Other times, I’d sit alone at the gold fish inhabited bar and drink.  Raven, one of the older drag performers would chat me up, hitting on my unreceptive ears as we watched Linda Lee obscenely tongue flick her way through performing a song whose words she was only vaguely acquainted with.  This was how I preferred to watch the show after the first time a drag queen hit on me here.  Jumping off the stage after her number and bee lining her way through the crowd of chairs right up to me to introduce herself.

That DQ was a sexy boy, turns out.  I should have set aside my own homophobia and accepted his advances.  Probably, it would have headed off some bad mojo I didn’t know was brewing for my future.

Every Pride Parade I attended in Portland passed by this Portland icon, overflowing the crowd into the street for the day, much like the scene from last night.

Sometimes, I would stop by with Black Sheep Bro, where without fail, my straight slightly younger brother would get hit on in a gay bar and I would not.  That’s fair, thanks, universe.  I chalk it up to my self-unrealized intimidating beauty.

Then there was the time I turned those tables and met a so-called straight boy whose friends had allegedly failed to show up for the evening.  I turned from the bar to face the dance floor after ordering a drink, the machine generated smoke parted and out walked Sacha.

The good old days…yeah.

Ten years later, I moved away.

Ten years later, I moved home.

Again.

Embers was still there.

Portland’s heralded gay strip – which Embers was never on – Stark Street, graphically nicknamed Vaseline Alley, had been broken up.  Now, instead of a street filled with gay bars and then Embers, way over there; Portland now had gay bars all over the inner part of the west side of town and Embers was sitting dead in the middle of them.

Literally, dead, as it came to pass.

Living now right across the Park Blocks from the bar, I’d go in there…and it just wasn’t the same.

Some familiar bartenders and staff.

The owner sitting at the end of the bar, being asocial.

Some drag queens.

But the crowd was hard to find.

An occasional crowd at a performance, but now the drag community – at least in these four walls – had become so insular as to be nearly exclusive.  It’s probably my own fault, rebuffing Raven’s advances and dissing that other boy in a dress so many years ago…this was my karma.

Latin night on Sundays.  That had a crowd! But the bar wasn’t so much a celebration of the Latin pop culture of Selena and Shakira as it was a horrifying celebration of a mariachis meets quincinera Latin culture.  Again, it felt strangely exclusive to my old white ass.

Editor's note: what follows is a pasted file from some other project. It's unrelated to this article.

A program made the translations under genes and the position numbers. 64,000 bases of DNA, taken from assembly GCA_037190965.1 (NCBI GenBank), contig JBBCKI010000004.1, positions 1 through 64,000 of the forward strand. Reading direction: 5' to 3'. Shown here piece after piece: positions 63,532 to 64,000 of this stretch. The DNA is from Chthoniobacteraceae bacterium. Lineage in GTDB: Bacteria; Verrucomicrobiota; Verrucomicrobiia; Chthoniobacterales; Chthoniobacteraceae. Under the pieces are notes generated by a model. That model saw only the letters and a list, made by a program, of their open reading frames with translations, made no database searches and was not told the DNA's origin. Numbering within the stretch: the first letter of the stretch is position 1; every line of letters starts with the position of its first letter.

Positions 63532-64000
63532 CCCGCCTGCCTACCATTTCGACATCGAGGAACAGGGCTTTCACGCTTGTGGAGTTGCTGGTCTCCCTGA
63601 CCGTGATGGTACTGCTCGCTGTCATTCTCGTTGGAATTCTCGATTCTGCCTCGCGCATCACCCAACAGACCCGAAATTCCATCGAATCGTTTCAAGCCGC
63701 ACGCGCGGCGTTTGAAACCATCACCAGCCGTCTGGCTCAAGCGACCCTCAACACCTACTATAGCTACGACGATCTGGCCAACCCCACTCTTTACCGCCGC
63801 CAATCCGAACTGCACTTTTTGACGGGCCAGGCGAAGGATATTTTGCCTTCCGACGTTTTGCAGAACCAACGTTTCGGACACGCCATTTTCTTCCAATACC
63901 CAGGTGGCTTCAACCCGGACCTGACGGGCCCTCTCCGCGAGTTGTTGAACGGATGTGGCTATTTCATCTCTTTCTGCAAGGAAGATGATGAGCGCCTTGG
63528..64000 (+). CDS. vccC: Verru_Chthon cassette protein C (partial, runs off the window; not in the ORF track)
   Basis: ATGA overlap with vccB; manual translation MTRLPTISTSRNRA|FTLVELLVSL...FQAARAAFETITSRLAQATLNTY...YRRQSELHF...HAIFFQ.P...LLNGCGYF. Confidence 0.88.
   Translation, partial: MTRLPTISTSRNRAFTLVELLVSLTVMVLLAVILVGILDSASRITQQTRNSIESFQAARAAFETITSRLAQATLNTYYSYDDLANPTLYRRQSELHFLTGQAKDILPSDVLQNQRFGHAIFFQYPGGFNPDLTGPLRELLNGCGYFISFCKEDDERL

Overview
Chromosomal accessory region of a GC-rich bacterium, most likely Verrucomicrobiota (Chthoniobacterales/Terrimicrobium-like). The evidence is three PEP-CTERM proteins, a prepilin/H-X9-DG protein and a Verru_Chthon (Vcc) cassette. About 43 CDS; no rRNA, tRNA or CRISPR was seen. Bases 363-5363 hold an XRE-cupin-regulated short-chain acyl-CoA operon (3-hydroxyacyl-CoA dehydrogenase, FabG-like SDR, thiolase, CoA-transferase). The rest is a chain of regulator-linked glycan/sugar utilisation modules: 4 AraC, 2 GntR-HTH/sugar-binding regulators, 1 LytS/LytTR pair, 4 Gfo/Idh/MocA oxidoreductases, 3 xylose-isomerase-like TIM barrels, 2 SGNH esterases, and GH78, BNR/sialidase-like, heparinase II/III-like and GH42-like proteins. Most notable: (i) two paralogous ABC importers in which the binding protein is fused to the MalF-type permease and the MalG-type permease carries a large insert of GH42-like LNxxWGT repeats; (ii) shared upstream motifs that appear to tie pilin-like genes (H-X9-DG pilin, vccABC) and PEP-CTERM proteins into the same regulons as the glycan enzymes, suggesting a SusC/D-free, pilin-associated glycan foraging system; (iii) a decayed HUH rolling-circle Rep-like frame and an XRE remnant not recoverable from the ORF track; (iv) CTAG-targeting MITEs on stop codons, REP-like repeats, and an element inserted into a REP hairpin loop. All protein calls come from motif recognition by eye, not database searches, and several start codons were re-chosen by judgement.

Which is too bad, because Latin men…<swoon>.  Looking at you, Wallpaper.

Pride was still an amazing experience here.  Sadly, that raucous party was just a single day in the year.

I stopped trying to catch the nostalgic night scenes from my 20s and 30s and would settle for stopping by for a happy hour drink.

I began walking on the far side of Broadway from the bar after running into a day-drunk friend stumbling out of Embers for the third time in the first six months after moving back to the hood.  Aaah, the glamor of a gay bar that opens at 11 am.

Also, running into bored daytime bartenders smoking on the street put me at too great a risk of becoming that stumbling day drunk person during my idle days.

But now that risk is gone, for better or for worse.

The neighborhood gossip mill has started in with the “here comes more ugly condos” trope, but it could be worse…the building’s decades long decay could just accelerate.

Surprisingly, the rumor mill hasn’t resurrected – as far as I know – the rumor that Silverado, one of the Vaseline Alley era bars, was moving from its exile in SW to take over the space, closer to the other gay bars.  Since it and Casey’s were the only gay bars in SW – technically, Vaseline Alley was in SW, but only by one block – now that rumor would make total sense.  This would leave Scandals as both the only gay bar of any significance in SW and the only gay bar left in the original gaybourhood…tightening the gay scene in Portland, once again.

That wouldn’t be so bad, in my opinion.

Alas, the news is reporting that the building’s owner is looking to sustain the space as part of the LGBTQI community, seeking investors from around the nation to invest some capital in the space and open a fresh gay club.

And that’s an outcome I can appreciate.

RIP Embers.  And thanks for the mEmberies.

Embers